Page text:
The Top 10 dual-positional (according to Yahoo!) players…
There was a little bit of a shock when Yahoo! debuted its player list for their fantasy hockey web site a couple of weeks back as they took many dual-positional players and turned them into singular-positional players. This is impacting a many keeper pools that use Yahoo! as they can no longer keep five centers and just slot players into a wing position instead. And it will also affect more one-year pools than you might think. I've mentioned this story before, but I was in a Yahoo! pool last year where we started 11 forwards and three defensemen. I owned Dustin Byfuglien, Mark Giordano, John Klingberg, John Carlson, Shea Weber and Shayne Gostisbehere. Most of the season Byfuglien was slotted in as a forward for me because he was a better option than my 10th and 11th forward.
I won't have that luxury this year with Byfuglien. Or many other players.
But that's going to add extra value to players that can slot in more than one position. Drafting some players that can slot in numerous spots will help you later on in the season when slumps and injuries start to hit. Here are the top 10 dual-positional players for Yahoo! fantasy hockey for this season.
10. Dustin Brown
We all know Brown is no longer going to get you 30 points. And we also know the former Kings captain is on a major downswing in his career. But he's still great in the peripheral categories of shots and hits. He's sneaky good pick for leagues that count those categories as with Milan Lucic gone, Brown may be counted on for even more of those peripherals. Knowing he can slot in as a left wing or a right wing makes him more valuable than a similar-type player. Note that if you don't count those peripherals, don't draft him.
9. Sam Reinhart
Reinhart may be the toughest player to peg for fantasy hockey this season. Is he a third-line center? Will be play a top-six role as a winger? Will he get any power-play time? That could be why his projections are all over the place. I've seen anywhere from 36 to 60 points. That's quite a range. But he has some extra value as he can slot in as a centre or a right winger, especially if he can hit that 50 to 60-point mark.
It used to be Alex Ovechkin that had the Capitals' market cornered on slotting in as a left wing or right wing. But the Great 8 lost that ability this season, now being earmarked as just a left winger. But Marcus Johansson is picking up the slack. He can be positioned in your lineup on either wing and has a good shot at breaking the 50-point mark for the first time.
7. Brandon Saad
Saad had a breakout season with Columbus last year with 31 goals and 53 points. Many are expecting him to duplicate that feat. The best part? You can slot him as a left wing or a right wing, thereby putting him where ever you are weakest. This is where multi-positional players are best. They automatically give you greater depth at whatever spot you are weakest.
Voracek lost a lot of name value last year, thanks to a subpar 55-point season. But there's still value there. And knowing that you can play Voracek as either a left or right winger gives him some extra worth. Remember that Voracek had a slow start and a slow finish last year. But the middle of the season he was dynamite with 38 points in 38 games.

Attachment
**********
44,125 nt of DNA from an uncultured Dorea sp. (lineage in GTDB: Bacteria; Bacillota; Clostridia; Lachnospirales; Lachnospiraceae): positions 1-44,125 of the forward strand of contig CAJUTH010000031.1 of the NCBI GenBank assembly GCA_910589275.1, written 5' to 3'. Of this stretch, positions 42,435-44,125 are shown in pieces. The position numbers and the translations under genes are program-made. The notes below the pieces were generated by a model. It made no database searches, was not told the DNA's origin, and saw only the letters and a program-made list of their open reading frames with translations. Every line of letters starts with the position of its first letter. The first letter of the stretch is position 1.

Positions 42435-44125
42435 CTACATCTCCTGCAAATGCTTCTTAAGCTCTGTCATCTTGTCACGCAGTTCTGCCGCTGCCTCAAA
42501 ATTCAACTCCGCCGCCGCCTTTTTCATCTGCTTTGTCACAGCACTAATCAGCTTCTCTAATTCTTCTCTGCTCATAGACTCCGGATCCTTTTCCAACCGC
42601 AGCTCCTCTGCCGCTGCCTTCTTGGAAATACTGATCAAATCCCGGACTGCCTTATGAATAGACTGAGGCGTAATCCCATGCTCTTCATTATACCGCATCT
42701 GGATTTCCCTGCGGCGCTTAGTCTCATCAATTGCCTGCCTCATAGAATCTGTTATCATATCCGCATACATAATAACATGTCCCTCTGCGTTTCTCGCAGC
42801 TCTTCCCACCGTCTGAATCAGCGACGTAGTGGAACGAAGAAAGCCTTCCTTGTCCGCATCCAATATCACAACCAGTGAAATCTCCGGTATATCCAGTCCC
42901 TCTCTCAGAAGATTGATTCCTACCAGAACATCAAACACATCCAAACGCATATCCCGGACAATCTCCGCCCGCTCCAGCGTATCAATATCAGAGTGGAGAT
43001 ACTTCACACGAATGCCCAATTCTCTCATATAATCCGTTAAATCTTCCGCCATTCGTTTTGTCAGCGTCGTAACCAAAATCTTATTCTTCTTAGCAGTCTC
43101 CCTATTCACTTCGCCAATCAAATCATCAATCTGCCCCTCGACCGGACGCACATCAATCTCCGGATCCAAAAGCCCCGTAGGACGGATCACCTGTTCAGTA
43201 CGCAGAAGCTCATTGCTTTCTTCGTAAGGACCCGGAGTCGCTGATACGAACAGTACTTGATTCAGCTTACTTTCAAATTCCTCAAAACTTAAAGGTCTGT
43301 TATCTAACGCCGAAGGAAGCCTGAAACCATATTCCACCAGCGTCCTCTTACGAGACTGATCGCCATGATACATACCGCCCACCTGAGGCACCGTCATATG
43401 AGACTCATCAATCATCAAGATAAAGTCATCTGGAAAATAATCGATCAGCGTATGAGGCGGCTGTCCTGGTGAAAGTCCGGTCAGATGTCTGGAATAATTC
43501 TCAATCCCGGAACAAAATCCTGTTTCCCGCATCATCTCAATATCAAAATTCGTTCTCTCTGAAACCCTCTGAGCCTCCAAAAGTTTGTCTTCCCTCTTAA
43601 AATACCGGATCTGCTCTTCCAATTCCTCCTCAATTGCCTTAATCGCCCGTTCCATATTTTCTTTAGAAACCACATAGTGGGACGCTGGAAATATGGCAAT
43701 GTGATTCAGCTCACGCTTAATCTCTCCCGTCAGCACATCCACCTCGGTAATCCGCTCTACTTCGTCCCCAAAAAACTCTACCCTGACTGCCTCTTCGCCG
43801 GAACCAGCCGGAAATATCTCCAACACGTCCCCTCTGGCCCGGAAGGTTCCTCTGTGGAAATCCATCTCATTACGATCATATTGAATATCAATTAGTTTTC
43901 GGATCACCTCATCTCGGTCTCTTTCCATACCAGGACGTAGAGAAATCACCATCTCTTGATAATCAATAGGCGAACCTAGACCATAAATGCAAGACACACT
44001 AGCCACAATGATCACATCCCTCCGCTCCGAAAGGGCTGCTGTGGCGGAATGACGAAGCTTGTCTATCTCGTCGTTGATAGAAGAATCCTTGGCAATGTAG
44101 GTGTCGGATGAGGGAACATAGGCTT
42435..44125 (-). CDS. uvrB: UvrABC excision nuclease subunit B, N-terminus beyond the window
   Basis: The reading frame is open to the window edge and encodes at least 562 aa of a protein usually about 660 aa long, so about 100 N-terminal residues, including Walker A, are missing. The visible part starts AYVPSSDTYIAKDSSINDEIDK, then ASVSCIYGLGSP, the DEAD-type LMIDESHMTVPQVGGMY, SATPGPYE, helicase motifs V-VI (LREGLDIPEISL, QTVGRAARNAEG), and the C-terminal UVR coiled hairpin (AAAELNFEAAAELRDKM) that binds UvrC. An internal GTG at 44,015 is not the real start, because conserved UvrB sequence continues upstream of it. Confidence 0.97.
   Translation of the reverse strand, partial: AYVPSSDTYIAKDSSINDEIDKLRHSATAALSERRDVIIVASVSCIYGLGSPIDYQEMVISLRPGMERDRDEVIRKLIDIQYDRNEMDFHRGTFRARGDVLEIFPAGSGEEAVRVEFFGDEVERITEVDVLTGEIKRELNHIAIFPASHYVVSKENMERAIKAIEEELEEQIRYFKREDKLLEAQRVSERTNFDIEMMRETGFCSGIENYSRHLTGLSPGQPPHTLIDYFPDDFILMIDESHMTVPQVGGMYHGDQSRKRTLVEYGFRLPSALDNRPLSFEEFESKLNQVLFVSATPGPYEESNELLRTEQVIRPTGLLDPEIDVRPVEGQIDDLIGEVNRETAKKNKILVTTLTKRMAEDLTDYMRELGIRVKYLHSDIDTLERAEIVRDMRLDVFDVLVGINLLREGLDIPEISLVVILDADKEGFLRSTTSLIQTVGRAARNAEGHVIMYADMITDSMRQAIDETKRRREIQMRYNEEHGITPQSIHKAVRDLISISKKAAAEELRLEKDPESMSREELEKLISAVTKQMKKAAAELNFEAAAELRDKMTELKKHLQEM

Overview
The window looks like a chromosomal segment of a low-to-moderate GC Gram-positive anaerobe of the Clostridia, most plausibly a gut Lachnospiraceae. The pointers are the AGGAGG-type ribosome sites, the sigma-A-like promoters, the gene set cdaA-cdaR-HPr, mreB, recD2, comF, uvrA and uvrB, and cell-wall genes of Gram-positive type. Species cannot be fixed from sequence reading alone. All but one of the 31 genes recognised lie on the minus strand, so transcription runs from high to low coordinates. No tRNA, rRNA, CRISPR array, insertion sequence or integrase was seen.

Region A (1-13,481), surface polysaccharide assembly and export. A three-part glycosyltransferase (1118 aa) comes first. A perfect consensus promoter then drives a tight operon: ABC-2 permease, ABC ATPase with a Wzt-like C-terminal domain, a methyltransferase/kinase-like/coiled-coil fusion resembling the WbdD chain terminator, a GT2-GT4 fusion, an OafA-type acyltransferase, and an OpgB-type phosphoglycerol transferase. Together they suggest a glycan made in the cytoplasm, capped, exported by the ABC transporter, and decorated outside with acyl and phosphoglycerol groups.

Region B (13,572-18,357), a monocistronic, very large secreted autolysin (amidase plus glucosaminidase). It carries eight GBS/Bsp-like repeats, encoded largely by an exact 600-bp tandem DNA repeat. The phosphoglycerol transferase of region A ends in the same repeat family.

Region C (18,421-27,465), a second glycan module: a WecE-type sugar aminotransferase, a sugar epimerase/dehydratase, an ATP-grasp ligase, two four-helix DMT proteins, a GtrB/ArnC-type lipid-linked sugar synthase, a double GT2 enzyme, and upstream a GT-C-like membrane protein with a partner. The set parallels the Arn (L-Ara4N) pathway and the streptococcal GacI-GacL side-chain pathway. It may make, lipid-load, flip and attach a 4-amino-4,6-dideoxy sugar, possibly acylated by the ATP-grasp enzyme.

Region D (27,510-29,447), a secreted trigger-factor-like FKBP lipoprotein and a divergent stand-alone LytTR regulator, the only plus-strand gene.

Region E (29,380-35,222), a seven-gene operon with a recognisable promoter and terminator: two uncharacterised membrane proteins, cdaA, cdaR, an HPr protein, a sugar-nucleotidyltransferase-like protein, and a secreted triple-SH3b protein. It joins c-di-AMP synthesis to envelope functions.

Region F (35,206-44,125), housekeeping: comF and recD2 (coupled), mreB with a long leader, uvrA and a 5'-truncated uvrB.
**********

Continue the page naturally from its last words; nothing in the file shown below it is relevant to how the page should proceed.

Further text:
Zibanajad will be underrated in leagues that count faceoffs. But knowing that you can also slot him in as a right winger will pay dividends. Last year, Zibanajad had 1,306 faceoffs and won 659 of them. The only Ranger that took more and won more was Derick Brassard, who now happens to be playing in Ottawa. Even though Zibanajad will be the second-line center in New York, he's going to see plenty of faceoffs.
Schenn is being undervalued in mock drafts so far this year — at least the ones I have participated in. I managed to snag him in the 10th round of one pool, right before Ryan Kesler and Marc-Edouard Vlasic and right after Thomas Greiss and Sami Vatanen. The forwards that went before Schenn included Kyle Palmieri and Adam Henrique. Schenn is coming off a 59-point season and can be either a center or a left wing.
His value in faceoff leagues just exploded. In a two-center league, if you have Patrice Bergeron, Anze Kopitar and Jordan Staal, there's going to be nights when you are leaving faceoffs on your bench. But if you have Ryan O'Reilly instead of Staal, you can slot O'Reilly in as a left-winger and not miss any faceoff value. Or imagine owning Bergeron, Kopitar, O'Reilly and Zibanajad. With the latter two as wingers, you'd run away with the faceoff category.
We're still waiting for MacKinnon's breakout season. This year is a good bet since he's entering his all-important fourth season. I did a mock draft last week where I drafted MacKinnon in the fourth round. I then slotted MacKinnon as a right winger. That was a much better option than the right wingers that were left on the board (Dylan Larkin, , Brandon Saad and Patrick Sharp). I was then able to pick up Sean Monahan as my second centre in the fifth round.
1. Joe Pavelski
Pavelski always had value. He was underrated for a few years, but last year seemed to be about where he should be. Now his value is even higher. It used to be at least half of the picks in the first two rounds were dual eligible. Now Pavelski is the only player in the first three rounds that is dual eligible (as long as no one reaches for MacKinnon). That's crazy value. Just knowing you can slot him in as either center or right winger will help you make the right decisions needed to win your pool.
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